One of the dirty little secrets in DUI law enforcement is that breathalyzers are susceptible to error caused by radio frequency interference (RFI), sometimes called electromagnetic interference (EMI). Put simply, any electronic device in the vicinity of the breathalyzer can emit electrical energy which can interfere with the circuitry of the machine, causing false test results. (A common example of the problem can be found in restaurants, where signs saying "Warning: Microwave in Use" alert customers to the danger of radio frequency interference with heart pacemakers.)
The police station where the tests are usually given is, of course, a veritable jungle of devices emitting electromagnetic energy — computers, cell phones, fax machines, police dispatch transmitters, teletypes, AM-FM radios, copy machines, hand-held "walkie-talkies", radar units, security cameras, microwaves, electronic locks, transmitters in police cars in the parking lot, fluorescent lighting, and so on….And in the middle of all of this sits the breathalyzer.
The problem is not a new one. In 1983, the National Bureau of Standards quietly prepared a preliminary report on tests performed on the various breath testing devices used by police agencies nationwide (Effects for the Electromagnetic Fields on Evidential Breath Testers). Each of the 16 models tested were subjected to four different frequencies typically present in the standard police environment. Of the 16 units tested, 6 showed minimal interference; 10 of the 16 showed substantial susceptibility on at least one frequency. The report characterized the potential effect of RFI on the testing of alcohol as "severe". Those conducting the study noted that the local Washington D.C. Metropolitan Police Department was complaining that breathalyzers were giving erroneous breath alcohol readings in the presence of radio transmissions.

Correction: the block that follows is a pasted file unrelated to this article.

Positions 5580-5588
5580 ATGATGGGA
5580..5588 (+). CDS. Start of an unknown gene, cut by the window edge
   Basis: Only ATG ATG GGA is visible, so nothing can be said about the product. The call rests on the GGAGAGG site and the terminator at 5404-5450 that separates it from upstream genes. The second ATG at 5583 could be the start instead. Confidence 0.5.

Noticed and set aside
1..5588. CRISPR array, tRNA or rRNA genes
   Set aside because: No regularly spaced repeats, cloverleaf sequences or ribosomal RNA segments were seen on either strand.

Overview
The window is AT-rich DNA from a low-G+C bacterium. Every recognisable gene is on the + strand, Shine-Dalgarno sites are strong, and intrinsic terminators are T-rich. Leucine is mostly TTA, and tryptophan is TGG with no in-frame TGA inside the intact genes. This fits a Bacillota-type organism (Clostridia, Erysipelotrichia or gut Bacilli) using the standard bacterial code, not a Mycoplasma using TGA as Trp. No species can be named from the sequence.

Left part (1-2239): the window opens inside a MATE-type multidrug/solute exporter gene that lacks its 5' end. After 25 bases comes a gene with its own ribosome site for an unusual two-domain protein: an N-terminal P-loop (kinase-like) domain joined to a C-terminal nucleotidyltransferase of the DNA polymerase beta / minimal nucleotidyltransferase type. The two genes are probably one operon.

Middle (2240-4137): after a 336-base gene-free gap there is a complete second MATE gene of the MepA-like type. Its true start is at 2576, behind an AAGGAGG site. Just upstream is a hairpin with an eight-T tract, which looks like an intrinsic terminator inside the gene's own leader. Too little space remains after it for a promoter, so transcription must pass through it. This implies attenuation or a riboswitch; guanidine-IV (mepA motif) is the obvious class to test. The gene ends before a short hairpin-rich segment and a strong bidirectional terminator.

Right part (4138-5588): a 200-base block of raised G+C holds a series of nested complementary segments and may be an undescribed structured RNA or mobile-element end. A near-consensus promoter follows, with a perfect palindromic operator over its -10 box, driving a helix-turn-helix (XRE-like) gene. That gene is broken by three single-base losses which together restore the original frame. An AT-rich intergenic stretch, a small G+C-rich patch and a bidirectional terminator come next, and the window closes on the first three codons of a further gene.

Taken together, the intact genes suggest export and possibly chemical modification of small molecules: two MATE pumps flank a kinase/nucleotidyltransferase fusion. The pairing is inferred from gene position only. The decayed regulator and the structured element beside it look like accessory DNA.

In a field demonstration of the RFI problem for representatives of NBS and the National Highway Traffic Safety Administration, D.C. officers using a breathalyzer in a mobile van showed how handheld radios radically affected the analysis of breath samples. To avoid a loss of public confidence in breathalyzers, the report was kept confidential — until attorney Don Nichols of Minneapolis successfully filed a legal action under the Freedom of Information Act.
Manufacturers of the various breath testing machines, which had long claimed RFI was simply the invention of defense lawyers, suddenly started offering "RFI detectors" as an option on their products. Predictably, these "detectors" have proven relatively ineffective. First, as repeated tests have demonstrated, there are segments of the frequency band to which the detectors are blind. Second, the detectors are rarely calibrated correctly, if at all. This type of calibration must be done at the factory, but most law enforcement agencies are unwilling to take their machines out of service. Instead, the detector is "calibrated" by a police officer simply holding a hand-held radio next to the machine; if the detector is activated, it is considered "calibrated". Of course, this only indicates that the detector worked one time at the one frequency.
Further, the "calibration" is rarely done during an actual capture and analysis — that is, during actual operating conditions — and so the all circuits are not tested during all phases of the operation. The only real guard against false blood alcohol readings due to RFI is to require duplicate analysis — that is, running two separate tests. This does not eliminate RFI, as a constant source of electromagnetic energy can cause duplicate false results, but it reduces the likelihood. Many states now require duplicate breath tests; many others, however, still do not.